Agriculture and Agriculture Canada (AAFC) and Maritime Beef Council co-hosted an Atlantic forage field day this summer at the AAFC Nappan Research Farm, located near Amherst, Nova Scotia. This was the third year that the event was co-hosted, and it proved to be the biggest turnout yet with 120 farmers, agriculture advisors, academics and government staff in attendance.
The group visited two collaborative projects funded under the Beef Cattle Research Council. AAFC scientists Dr. Kathleen Glover and Dr. Yousef Papadopoulos explained their research project on the winter survival of sod and frost seeded forage legumes. The first two field seasons are showing that there are measurable differences in alfalfa and birdsfoot trefoil performance depending on the cultivar chosen and the scientists are excited to have a closer look at the data over the winter. They are also seeing very promising results using low-cost frost seeding. AAFC biologist John Duynisveld also discussed preliminary results from a grazing management project, also funded by Beef Cattle Research Council. Cattle are grazing pastures at varying intensities, and the research team is monitoring both cattle and pasture performance. Stay tuned for more results as this project continues.
The attendees also got to see a project on companion crops to improve the establishment and long-term persistence of alfalfa. This project is in collaboration with AAFC scientists in Quebec, and is funded through the Dairy Research Cluster.
Bill Thomas of BT Agronomy led an interactive discussion on the quality and yield of forages. Thomas had participants guess the weights of round bales. This led to a discussion on the importance of knowing how much your hay bales weigh and the value of feed testing. Sonny Murray of Perennia and Jason Wells of the New Brunswick Department of Agriculture joined in to answer many questions from the audience covering pH, soil fertility and cutting times.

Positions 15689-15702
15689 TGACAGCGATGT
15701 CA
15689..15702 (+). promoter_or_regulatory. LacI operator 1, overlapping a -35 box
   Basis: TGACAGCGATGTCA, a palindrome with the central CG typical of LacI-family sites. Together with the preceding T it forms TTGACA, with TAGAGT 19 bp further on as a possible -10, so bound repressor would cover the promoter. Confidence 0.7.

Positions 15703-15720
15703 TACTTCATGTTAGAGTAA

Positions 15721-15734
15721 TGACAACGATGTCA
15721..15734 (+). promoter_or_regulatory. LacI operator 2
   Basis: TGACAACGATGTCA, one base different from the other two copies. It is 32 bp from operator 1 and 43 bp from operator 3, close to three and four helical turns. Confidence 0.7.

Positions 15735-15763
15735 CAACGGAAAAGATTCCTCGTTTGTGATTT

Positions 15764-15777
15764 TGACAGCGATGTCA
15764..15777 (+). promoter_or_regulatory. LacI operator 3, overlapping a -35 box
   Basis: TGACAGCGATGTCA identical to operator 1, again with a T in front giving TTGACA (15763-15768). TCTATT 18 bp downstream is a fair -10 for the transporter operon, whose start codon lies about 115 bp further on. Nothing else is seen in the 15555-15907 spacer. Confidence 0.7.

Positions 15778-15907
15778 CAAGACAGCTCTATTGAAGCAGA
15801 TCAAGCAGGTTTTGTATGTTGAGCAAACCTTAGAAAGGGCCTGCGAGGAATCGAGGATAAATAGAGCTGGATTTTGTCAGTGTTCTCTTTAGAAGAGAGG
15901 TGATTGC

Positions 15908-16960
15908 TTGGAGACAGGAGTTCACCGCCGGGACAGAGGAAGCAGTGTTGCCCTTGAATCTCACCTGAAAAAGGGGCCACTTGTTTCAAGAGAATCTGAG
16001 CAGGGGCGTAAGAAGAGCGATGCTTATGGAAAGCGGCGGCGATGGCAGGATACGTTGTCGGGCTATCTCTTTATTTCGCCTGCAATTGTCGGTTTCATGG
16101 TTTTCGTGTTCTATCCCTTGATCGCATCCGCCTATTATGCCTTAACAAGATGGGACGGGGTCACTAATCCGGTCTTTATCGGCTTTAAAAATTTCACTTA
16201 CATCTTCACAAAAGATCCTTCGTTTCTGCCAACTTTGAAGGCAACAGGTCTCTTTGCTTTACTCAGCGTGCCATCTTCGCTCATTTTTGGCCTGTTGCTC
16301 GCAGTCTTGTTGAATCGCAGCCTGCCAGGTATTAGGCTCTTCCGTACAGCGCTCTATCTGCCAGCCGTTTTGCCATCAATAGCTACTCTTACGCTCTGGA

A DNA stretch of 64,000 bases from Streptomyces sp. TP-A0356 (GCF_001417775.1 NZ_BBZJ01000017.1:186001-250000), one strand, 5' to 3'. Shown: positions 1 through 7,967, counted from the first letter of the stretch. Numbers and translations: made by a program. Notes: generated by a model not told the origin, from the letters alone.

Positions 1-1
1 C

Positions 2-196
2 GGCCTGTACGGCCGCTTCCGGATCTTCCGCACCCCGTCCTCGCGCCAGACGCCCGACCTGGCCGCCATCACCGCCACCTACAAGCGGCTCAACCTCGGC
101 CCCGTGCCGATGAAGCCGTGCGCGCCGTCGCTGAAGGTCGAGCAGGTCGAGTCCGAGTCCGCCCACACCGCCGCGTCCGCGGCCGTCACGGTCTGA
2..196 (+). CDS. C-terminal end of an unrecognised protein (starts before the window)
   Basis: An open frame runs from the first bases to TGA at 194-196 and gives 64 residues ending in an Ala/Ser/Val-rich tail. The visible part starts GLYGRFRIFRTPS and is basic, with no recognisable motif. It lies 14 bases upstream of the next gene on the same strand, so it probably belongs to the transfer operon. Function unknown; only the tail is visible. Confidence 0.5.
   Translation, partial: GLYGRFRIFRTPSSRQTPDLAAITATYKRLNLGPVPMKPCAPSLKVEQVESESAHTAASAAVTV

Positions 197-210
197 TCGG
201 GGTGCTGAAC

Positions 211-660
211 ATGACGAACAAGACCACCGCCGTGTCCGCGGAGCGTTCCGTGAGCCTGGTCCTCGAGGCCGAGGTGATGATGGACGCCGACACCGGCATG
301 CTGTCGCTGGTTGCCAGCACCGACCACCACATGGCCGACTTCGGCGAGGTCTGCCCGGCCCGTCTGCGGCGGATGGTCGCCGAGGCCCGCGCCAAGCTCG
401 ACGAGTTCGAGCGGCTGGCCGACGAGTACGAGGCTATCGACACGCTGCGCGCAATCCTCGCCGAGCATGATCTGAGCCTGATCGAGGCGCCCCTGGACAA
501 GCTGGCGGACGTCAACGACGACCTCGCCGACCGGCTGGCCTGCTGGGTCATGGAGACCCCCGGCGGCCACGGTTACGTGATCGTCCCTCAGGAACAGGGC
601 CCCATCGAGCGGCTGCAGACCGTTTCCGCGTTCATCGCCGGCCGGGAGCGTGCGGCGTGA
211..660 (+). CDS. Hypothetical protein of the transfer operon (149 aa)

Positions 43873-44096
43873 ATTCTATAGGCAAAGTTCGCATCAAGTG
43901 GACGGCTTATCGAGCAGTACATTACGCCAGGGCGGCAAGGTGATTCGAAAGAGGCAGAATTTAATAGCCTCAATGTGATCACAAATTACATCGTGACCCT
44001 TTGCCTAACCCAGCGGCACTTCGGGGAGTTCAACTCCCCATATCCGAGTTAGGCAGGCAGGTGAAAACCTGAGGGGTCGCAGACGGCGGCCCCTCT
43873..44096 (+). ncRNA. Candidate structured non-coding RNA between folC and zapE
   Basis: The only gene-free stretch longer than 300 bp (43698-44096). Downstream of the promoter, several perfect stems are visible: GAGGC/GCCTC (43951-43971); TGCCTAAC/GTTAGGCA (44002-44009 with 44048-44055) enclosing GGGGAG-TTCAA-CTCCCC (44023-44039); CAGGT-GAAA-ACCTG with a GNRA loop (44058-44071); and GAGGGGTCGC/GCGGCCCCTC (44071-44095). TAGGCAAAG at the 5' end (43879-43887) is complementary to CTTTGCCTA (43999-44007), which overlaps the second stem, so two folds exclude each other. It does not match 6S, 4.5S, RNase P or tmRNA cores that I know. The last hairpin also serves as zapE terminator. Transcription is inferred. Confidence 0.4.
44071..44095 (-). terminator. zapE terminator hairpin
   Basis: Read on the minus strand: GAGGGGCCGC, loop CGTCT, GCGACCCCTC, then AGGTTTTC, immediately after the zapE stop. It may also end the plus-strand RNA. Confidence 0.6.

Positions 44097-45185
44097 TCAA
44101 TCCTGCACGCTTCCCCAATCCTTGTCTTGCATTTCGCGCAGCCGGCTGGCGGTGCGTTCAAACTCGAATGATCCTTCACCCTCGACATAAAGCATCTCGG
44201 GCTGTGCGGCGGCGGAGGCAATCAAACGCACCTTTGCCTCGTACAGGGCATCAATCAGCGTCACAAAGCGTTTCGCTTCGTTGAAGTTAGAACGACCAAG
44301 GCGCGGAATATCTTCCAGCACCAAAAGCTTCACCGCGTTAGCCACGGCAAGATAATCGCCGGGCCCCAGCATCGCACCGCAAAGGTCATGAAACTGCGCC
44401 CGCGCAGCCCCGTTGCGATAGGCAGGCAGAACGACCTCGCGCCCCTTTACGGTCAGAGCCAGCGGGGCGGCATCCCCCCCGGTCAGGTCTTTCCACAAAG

Cedric MacLeod of MacLeod Agronomics and John Duynisveld also led discussions around two demonstration projects on cover or “service” crops and their benefits to soil health, the environment and as sources of livestock feed. Ellen Crane with the Beef Cattle Research Council went over some newly released tools that are on the www.beefresearch.ca website including a very producer-friendly forage analysis calculator used to decipher a lab analysis.
The Maritime Beef Council also updated attendees on the projects that are in development for the upcoming year. The Atlantic Beef School launches at Nappan, N.S., in early November. The pasture feeding module is slated for November 1, while the feeding and nutrition management module runs November 2. Registration is open from September 24 to October 26. One module costs $100, while both come in at $175. For more information, visit www.maritimebeef.ca.
Many thanks to the sponsors of the day, AAFC Nappan farm services crew, technical staff and students who helped make the day very successful. We are already planning for next year!